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As shown in the attached photo, I have highlighted in yellow the purpose of a specific gain: Kp or Ki or Kd.

For example, Kp is especially useful for improving rise time.

But I am unable to understand and absorb the sentence that is underlined in red.

Are they really interdependent? If so, why?

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    \$\begingroup\$ Think of it from the perspective of the total transfer function:$$K_p+\dfrac{K_i}{s}+sK_d=\dfrac{K_ds^2+K_ps+K_i}{s}$$The numerator is a 2nd order polynomial, so changing one of the parameters means changing the roots. The last phrase refers to the tuning part of the PID, where you first establish \$K_p\$, with the others seto to zero, then you add \$K_i\$, and only after that, if needed, \$K_d\$. \$\endgroup\$ Oct 12, 2021 at 11:36

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It's not that they are dependant in themselves. It's just that the system final response is the sum of the three actions (it also depends on the exact PID topology, the most common are a dozen).

So if you first tune for P (typical) and you add some I most probably you'll have to slightly turn turn down P since I adds some control response in itself. Add to that that most of plants are actually everything but linear: the PID works in a 'small signal' way but the large signal transient can foil it (they invented setpoint ramping and similar tricks to compensate for it)

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The underlined text means that adjusting one parameter, say Kp changes differently the total performance of the controlled system (=PID controller and process together) with different values of other controller parameters. You may for example find that increasing Kp a certain amount in a certain system decreases the rise time say 50%. Do not expect the effect is the same -50% if you change also integration or differentation. Your system may for ex. become unstable.

The thumb rules in elementary control theory texts are written for nicely behaving processes which resemble a 2nd order lowpass filter. The system is assumed to work properly in a certain operating point and your table gives the directions of the partial derivatives of rise time, overshoot, settling time and solid state error vs. controller parameters.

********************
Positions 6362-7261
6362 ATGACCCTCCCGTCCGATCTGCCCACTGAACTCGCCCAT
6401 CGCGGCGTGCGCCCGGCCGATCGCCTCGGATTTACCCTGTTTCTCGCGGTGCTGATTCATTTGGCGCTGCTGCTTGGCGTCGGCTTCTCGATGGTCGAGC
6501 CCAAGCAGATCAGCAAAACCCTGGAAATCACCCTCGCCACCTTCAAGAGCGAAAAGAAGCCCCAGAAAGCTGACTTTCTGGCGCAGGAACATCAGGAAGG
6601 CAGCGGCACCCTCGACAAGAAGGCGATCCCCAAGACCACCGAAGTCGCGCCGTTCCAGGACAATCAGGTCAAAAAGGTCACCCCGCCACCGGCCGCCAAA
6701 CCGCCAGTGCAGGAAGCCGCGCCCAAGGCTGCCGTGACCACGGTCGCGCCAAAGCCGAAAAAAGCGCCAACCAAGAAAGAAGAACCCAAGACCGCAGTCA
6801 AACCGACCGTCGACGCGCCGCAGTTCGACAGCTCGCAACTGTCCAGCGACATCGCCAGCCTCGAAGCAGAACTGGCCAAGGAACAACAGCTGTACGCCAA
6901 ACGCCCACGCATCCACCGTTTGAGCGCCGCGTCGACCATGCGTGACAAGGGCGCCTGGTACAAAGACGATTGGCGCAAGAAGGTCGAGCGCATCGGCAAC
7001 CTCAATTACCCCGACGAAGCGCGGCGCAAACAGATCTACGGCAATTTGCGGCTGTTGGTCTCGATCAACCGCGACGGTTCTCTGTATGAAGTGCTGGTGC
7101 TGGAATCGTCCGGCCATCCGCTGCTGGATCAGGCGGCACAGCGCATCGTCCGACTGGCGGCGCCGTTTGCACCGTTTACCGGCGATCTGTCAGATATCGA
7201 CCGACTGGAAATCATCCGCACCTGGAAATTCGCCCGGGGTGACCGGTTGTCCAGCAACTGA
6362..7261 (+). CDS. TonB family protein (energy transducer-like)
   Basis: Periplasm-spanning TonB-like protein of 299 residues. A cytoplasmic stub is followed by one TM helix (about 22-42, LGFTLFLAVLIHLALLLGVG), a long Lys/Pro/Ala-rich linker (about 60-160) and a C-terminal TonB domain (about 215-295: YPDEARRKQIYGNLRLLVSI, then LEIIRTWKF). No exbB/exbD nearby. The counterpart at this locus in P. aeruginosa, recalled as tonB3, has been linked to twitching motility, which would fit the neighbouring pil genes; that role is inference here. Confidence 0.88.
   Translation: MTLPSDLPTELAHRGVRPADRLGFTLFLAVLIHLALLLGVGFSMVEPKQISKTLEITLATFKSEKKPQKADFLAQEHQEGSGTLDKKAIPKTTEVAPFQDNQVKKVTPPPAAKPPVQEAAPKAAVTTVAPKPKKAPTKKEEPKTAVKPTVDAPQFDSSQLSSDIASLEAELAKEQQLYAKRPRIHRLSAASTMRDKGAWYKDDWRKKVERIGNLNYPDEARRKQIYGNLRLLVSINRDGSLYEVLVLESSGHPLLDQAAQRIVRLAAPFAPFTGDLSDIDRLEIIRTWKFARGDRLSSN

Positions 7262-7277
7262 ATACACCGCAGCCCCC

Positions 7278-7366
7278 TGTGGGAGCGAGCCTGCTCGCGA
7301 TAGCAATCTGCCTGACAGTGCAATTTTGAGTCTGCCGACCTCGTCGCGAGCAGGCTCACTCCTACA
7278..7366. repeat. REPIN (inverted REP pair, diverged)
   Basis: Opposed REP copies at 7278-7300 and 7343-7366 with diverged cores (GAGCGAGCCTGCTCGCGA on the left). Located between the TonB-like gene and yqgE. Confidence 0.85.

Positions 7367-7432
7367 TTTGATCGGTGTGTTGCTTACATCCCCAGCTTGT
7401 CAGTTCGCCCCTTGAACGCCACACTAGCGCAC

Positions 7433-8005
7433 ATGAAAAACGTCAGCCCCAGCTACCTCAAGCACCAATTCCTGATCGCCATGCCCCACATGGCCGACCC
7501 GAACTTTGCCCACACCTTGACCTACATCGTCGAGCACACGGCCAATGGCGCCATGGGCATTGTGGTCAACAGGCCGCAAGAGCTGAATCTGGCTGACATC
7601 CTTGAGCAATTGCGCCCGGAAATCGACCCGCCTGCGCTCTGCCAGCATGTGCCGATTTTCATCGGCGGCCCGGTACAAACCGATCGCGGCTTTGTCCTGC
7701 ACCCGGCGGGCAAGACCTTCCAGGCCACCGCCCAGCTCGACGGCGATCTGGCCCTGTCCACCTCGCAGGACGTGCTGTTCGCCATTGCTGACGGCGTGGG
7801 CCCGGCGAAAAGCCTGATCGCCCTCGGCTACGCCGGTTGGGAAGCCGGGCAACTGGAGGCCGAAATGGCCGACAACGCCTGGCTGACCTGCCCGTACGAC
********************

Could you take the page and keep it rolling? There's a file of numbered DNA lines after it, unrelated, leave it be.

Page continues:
Often PID controllers are constructed by making Kp a commpon multiplier; the transfer function of the controller is

Kp(1 + 1/(sTi) + sTd) It increases the apparent independence of the parameters in many practical cases.

In pure math the next form would be as good, but it's not when one tries to tune the parameters in a practical system:

Kp + Ki/s + sKd

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  • \$\begingroup\$ " It increases the apparent independence of the parameters in many practical cases." here you intended/meant "interdependent" or dependent? \$\endgroup\$
    – DSP_CS
    Oct 17, 2022 at 5:17
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PID is just a mathematical idea that one can implement in many ways.

IND method:

\$G_{PID}(s) = K_p + K_i\frac{1}{s} + K_d s\$

enter image description here

Every part is independent (hence the name).

ISA method:

\$G_{PID}(s) = k_p \left[1 + \frac{1}{T_i s} + T_d s \right].\$

enter image description here

We can see that Ki and Kd are dependant of kp:

\$K_i = k_p \frac{1}{T_i}\$

\$K_d = k_p T_d\$

There is a lot more methods, you need to know which one are you using. Maybe it is in your doc.

So in your implementation it could be ISA, because you can calculate kp to set desired Ki/Kd. That kp change will also affect Kp and Kd/Ki.

After theory, there is also real implementation (f.e. on op amps). Derivative part is not possible in reality, as you cannot predict y(t+dt) in time t. So there are different tricks to simulate it.

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